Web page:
The following are show notes from today’s podcast episode:
In episodes 7 and 8, we talked about our inner dialogues – the things we say to ourselves – turning into self-fulfilling prophecies. We defined negative self-talk as that inner critic that limits your ability to believe in yourself, your abilities and your potential. It diminishes your ability to see situations clearly, make positive changes, and even lowers your confidence.
- Our thoughts and experiences shape our inner dialogue.
- Researchers estimate that we think about 50,000 to 70,000 thoughts a day – and about 80% of those thoughts – 40k – 56k – are negative.
Studies show that our thoughts have both psychological and physical effects on us. Some effects of negative self-talk are psychological while others are physical. Psychologically, negative self-talk can cause fear, anger, anxiety, guilt, shame, regret, depression, hopelessness, and most commonly, stress. Physically, negative self-talk causes your muscles to weaken, bodily reactions to increased stress levels, gastrointestinal and digestive problems, headaches, and more.
However, when we experience positive self-talk, we flood our brains with endorphins that help us to relax and become more alert and focused on what’s important. Not to mention, we also experience positive psychological effects such as being more optimistic, motivated to achieve goals, and confident in expected outcomes.
6 Types of Negative Self-Talk
In Ep. 7, we shared 6 types of negative self-talk. As a refresher, here are the 6 types mentioned in the podcast episode.
A. Filtering (which is basically Focusing on the Negative)
B. Always or Never Inner Dialogue – This is when you find yourself thinking in terms of always, never, every time, everyone, no one, and so on.
C. Personalizing (also known as Guilt-tripping) –
D. Catastrophizing (Catastrophic Predicting) – This is when you imagine the worst possible outcome in any situation
E. Polarizing – This is when you see things in black and white – you believe there are only good or bad outcomes, no in-between
F. Mind Reading – This is when you tell yourself that you know what another person is thinking and it’s usually negative.
This week, we are diving deeper into filtering. This type of negative self-talk is when you can’t see anything positive in your situation due to solely focusing on the negative. You magnify the negative aspects of a situation and feel like there’s too much bad, so you fail to identify with the good.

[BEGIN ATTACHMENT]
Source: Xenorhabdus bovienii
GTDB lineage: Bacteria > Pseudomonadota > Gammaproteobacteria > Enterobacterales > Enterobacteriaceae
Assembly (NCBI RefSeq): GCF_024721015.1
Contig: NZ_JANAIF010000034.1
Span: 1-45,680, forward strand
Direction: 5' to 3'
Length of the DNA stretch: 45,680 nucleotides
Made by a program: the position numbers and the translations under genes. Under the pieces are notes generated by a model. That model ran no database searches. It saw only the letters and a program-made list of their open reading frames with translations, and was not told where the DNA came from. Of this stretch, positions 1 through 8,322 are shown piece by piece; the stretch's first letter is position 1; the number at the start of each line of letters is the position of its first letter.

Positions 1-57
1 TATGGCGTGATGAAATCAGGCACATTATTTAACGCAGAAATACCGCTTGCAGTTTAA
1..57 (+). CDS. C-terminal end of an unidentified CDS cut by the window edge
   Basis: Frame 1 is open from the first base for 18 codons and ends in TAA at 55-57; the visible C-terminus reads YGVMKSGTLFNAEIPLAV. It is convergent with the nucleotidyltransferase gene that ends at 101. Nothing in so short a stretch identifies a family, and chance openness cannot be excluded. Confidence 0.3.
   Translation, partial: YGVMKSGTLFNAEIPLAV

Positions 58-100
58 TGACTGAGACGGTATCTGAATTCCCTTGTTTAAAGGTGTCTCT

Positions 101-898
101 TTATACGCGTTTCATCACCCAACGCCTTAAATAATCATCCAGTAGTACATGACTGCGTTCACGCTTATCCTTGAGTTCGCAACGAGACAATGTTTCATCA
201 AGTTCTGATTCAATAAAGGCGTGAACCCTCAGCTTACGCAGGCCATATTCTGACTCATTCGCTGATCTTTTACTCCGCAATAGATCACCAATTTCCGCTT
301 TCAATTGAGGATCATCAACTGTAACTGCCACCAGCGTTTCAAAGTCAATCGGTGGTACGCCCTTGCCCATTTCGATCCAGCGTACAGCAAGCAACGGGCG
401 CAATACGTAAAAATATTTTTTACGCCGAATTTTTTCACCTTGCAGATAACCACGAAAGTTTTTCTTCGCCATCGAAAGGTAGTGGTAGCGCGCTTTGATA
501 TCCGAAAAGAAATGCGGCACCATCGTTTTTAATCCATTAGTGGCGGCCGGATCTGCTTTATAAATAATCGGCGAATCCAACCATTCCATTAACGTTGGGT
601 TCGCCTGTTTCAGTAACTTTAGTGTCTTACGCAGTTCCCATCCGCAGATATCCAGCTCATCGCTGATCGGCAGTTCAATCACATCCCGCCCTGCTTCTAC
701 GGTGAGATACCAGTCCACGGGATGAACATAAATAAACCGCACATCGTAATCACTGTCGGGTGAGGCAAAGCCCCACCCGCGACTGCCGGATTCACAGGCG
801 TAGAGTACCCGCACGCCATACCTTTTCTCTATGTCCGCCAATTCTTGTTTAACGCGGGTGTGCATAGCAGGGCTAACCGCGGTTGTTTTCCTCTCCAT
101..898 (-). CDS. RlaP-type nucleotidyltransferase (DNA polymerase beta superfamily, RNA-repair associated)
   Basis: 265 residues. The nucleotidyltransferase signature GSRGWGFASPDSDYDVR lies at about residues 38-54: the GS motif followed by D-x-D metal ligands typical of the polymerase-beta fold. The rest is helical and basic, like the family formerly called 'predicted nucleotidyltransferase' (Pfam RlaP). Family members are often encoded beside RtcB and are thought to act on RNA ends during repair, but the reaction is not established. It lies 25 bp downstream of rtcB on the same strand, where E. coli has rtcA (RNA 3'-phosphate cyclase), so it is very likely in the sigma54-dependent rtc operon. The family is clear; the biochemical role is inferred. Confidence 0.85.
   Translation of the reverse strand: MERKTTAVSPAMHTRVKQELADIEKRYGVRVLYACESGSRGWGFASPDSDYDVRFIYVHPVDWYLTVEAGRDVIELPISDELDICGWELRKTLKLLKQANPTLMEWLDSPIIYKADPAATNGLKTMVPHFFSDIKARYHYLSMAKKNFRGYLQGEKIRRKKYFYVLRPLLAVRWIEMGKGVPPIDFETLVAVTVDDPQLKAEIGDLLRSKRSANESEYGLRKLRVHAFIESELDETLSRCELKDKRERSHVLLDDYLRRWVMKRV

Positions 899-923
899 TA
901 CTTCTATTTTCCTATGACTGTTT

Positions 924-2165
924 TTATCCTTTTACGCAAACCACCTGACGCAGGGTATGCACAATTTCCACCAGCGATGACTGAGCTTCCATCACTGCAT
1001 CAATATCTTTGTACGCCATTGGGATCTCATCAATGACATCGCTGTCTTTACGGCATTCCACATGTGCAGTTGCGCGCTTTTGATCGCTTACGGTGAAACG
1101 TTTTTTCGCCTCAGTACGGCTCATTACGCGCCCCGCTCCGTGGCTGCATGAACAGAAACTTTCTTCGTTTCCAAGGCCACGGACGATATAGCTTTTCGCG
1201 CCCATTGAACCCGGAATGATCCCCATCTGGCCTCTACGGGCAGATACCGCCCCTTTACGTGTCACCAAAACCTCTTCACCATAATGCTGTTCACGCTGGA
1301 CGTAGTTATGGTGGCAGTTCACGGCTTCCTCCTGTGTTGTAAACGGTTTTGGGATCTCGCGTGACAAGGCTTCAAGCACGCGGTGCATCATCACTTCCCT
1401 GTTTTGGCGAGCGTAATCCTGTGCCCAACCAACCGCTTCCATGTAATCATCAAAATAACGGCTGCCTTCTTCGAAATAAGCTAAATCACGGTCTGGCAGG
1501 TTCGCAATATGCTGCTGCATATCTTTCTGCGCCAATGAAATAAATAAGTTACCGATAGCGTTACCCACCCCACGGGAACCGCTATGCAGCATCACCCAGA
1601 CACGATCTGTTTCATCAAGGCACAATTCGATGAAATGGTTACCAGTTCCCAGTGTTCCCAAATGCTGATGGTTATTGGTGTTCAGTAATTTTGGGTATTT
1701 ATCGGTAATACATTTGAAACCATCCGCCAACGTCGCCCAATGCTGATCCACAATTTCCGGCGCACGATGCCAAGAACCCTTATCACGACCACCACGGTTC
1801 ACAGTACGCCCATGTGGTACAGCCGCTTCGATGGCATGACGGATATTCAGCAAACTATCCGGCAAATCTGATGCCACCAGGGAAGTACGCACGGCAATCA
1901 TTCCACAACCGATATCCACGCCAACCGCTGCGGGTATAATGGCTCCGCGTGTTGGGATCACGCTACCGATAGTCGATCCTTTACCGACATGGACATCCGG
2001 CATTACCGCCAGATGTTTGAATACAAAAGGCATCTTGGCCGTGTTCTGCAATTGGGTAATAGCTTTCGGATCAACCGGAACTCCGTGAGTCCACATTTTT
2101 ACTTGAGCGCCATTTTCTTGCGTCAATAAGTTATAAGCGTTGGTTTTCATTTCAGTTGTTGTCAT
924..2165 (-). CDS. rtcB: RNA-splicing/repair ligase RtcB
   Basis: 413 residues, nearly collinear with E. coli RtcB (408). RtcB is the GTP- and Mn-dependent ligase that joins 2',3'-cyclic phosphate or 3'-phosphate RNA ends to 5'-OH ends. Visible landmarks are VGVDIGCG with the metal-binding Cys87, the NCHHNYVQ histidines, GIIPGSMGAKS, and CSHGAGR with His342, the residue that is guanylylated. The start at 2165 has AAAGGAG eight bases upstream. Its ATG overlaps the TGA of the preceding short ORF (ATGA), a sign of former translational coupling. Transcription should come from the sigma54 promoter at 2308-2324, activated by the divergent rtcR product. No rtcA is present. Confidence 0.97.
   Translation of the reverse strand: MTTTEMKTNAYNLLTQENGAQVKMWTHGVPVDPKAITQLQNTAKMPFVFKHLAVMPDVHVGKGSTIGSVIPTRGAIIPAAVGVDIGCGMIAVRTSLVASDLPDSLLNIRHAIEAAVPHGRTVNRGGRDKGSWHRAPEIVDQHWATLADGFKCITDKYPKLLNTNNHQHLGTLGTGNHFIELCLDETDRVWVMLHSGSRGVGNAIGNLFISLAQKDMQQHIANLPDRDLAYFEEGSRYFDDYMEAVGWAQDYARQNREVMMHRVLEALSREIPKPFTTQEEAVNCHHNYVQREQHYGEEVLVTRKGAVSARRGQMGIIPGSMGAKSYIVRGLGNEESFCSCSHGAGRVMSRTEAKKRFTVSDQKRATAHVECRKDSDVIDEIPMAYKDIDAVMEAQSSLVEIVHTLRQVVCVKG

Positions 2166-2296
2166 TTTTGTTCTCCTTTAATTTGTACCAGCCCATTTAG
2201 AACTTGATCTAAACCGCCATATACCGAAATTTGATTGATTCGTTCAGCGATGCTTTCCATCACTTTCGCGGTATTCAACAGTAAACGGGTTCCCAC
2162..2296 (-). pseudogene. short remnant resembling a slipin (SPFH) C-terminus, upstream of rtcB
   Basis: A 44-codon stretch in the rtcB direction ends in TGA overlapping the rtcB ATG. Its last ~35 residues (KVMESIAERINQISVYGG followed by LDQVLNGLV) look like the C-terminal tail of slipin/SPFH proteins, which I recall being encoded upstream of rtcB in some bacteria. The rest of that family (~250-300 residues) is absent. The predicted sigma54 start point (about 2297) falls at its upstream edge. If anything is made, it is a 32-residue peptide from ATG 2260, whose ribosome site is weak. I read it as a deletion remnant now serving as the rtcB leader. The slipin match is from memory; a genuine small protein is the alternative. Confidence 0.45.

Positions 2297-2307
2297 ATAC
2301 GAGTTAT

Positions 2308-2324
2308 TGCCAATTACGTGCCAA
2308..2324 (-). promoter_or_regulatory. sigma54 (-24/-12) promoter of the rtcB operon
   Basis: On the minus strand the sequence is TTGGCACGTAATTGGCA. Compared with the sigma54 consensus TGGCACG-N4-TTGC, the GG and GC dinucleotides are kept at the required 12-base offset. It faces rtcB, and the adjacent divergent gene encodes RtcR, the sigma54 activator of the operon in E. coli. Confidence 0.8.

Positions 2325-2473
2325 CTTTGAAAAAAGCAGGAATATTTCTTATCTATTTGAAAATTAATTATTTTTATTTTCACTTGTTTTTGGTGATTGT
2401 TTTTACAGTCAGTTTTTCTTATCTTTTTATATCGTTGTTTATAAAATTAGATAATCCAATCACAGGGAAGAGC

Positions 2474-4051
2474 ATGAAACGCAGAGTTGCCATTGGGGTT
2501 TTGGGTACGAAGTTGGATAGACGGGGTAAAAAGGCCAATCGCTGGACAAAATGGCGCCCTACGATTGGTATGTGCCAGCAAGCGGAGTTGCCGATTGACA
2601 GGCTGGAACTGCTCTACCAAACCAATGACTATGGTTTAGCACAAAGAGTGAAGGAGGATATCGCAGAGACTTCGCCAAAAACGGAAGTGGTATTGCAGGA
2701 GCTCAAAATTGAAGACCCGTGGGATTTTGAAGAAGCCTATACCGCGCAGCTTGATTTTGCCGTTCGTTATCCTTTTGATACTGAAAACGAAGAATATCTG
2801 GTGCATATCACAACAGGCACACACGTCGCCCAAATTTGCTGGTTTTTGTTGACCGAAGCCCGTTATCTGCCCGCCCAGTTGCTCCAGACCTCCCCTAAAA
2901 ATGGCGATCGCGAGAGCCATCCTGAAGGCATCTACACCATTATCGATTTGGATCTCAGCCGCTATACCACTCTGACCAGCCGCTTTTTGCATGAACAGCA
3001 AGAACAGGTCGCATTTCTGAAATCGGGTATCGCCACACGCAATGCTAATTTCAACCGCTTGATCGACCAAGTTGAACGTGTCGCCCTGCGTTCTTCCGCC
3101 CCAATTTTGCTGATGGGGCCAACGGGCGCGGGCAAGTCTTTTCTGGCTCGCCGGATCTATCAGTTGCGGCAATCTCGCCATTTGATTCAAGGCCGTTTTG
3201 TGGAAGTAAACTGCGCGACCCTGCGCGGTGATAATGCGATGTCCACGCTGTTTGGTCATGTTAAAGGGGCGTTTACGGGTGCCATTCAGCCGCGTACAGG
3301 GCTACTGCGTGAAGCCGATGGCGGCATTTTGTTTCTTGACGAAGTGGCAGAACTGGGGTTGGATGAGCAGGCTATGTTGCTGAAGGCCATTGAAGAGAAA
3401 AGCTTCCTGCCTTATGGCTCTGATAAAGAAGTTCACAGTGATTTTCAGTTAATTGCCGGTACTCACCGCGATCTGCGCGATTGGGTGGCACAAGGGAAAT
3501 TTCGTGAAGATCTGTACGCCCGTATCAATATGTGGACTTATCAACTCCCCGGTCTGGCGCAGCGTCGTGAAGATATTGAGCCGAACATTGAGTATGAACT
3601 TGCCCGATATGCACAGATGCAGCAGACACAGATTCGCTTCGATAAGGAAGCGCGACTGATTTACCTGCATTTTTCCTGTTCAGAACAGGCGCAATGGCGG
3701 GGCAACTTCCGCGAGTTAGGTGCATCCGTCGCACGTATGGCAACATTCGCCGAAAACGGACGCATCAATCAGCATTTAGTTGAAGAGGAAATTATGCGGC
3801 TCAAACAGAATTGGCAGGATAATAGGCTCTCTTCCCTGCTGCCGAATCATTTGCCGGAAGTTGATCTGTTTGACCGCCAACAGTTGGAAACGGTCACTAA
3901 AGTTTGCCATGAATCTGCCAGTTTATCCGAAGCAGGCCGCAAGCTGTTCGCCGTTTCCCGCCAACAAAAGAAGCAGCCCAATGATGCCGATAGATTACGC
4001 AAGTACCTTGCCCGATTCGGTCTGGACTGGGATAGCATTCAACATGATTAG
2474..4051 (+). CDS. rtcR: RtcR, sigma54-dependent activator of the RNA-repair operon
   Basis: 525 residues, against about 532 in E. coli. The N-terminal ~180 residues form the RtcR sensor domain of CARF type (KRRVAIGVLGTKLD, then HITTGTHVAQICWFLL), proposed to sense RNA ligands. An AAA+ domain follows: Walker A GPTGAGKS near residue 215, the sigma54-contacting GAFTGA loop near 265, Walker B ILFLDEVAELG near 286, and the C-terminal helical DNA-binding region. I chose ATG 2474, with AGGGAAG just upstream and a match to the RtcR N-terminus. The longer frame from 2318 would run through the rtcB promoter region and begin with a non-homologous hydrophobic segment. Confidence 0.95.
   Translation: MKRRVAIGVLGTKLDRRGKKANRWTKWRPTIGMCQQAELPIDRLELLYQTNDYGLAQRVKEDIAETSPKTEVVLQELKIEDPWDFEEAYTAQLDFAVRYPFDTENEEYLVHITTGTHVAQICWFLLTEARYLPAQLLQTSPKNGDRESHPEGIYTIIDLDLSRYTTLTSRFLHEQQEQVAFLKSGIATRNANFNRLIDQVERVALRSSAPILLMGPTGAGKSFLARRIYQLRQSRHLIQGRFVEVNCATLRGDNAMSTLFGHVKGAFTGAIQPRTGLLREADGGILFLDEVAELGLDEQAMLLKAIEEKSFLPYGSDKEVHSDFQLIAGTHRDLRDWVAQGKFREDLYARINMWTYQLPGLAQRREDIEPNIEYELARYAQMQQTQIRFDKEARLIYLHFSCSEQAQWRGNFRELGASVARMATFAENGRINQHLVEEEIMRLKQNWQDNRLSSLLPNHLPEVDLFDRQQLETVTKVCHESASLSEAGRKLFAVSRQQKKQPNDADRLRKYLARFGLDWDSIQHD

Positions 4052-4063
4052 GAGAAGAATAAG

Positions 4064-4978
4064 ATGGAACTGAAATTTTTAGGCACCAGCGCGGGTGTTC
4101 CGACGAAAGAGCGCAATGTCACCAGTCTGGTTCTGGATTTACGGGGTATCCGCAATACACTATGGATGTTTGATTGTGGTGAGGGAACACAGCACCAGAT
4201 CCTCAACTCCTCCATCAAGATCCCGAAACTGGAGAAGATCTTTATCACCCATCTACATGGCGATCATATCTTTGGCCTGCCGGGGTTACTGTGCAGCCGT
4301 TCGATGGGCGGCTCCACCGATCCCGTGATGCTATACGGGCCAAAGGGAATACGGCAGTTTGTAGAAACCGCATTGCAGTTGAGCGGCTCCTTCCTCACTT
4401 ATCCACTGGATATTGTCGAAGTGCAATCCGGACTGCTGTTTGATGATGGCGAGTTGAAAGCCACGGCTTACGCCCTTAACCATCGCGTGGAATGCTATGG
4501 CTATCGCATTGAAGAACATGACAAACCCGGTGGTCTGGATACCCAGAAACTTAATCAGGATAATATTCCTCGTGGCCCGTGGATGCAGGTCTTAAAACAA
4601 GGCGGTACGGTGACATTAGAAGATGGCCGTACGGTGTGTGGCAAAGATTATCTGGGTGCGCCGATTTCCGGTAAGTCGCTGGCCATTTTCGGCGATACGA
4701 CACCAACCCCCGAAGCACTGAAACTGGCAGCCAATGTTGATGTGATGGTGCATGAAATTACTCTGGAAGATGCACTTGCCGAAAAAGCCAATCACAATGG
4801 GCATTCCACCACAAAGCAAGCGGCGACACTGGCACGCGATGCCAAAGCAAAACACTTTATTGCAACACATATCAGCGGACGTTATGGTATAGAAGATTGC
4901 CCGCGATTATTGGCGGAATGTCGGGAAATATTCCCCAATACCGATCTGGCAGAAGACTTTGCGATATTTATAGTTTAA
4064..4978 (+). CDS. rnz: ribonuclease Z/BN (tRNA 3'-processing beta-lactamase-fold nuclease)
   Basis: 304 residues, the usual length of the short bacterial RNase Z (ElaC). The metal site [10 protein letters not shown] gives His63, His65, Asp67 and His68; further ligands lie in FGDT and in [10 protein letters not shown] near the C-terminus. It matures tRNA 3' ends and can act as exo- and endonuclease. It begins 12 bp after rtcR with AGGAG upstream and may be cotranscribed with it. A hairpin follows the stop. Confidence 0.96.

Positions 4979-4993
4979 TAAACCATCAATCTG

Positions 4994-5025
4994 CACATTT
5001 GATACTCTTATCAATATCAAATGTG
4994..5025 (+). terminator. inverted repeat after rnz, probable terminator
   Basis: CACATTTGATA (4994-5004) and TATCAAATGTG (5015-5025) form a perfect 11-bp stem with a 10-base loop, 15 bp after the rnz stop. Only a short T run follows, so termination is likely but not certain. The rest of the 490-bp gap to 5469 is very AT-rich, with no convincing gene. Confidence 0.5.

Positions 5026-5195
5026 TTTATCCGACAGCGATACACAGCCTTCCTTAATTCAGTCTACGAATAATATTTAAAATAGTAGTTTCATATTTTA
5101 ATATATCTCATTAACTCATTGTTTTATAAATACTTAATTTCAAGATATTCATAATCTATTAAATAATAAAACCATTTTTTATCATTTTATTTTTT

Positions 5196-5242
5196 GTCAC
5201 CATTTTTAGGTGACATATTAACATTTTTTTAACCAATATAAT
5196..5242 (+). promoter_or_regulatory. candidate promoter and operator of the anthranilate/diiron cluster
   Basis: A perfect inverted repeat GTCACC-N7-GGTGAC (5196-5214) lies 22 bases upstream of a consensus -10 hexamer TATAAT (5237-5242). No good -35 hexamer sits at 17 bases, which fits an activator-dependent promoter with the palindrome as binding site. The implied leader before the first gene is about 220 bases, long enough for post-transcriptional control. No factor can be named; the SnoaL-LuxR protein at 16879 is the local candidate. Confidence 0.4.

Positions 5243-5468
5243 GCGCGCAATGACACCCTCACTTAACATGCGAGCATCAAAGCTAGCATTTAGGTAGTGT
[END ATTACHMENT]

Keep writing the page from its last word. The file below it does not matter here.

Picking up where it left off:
5 Examples of Industrial Filters that can Transform Negative Self Talk
The following notes are directly from today’s podcast episode.
remove particles from air as it passes through filtering elements such as dust, fumes, oils, and bacteria. They are also used to clean the air before exhausting it.
used to process electronic signals by removing unwanted frequency components and enhancing others. Usually operate at frequencies below RF (radio frequency) and are also used to minimize or eliminate electrical noise.
electrical devices that eliminate or minimize electromagnetic interference or radio frequency interference within a system. This kind of filter is normally placed between an AC power line and the equipment that needs protection.
placed in the path of light sources to allow only specific wavelengths to pass or be transmitted. Primarily used in photography and videography and include UV, infrared, or bandpass functions, allowing specific ranges of wavelength to be transmitted to aid in producing a clearer image.
used to remove contaminants from water and are primarily used in any system that requires water to be filtered or cleaned by removing debris and particles. Many of the appliances that require a water filter include water parks, aquariums, refrigerators, and other smaller household items.
Transforming the Filter from Negative to Positive
Transforming negative self-talk into a positive affirmation is one of the most effective ways to changing your inner dialogue. It’s important to remember what an information is and how to use it.
An affirmation is a positive statement that can help you to challenge and overcome self-sabotaging and negative thoughts. The way we use affirmations is by repeating the statement often and doing the most important thing – believing in the words you say. When developed as a habit, affirmations can help make positive changes.
Instead of filtering by focusing on the negative, it’s time for flip the script and focus on the positive! This begins with our thoughts. Here are 10 affirmations to get you started.
10 Affirmations to Transform Negative Thoughts into Positive Thoughts
- I filter negative thoughts that do not serve me.
- I let go of fear, doubt, guilt, and shame.
- I acknowledge this negative thought and let it go.
- I focused on the good things in my life.
- I am grateful for the abundance I have.
- Focusing on the positive is becoming easier for me with each thought.
- I focus on the things that are in my control and leave the rest to God.
- I have the power to filter negative thoughts from my mind.
- I can filter negative thoughts by quieting my mind.
- I will not allow fear to decide my future.
The more you practice replacing your negative self-talk, the more equipped you’ll be to reach your greatest potential. Practicing positivity isn’t about disregarding the unfortunate nature of a situation, but instead acknowledging that you will find a way around it.
At the end of the day, it’s more important to actively do your best and give God the rest.
Subscribe to the leaders’ lab podcast, download today’s episode, rate, comment and share so we can reach millennial leaders across the globe.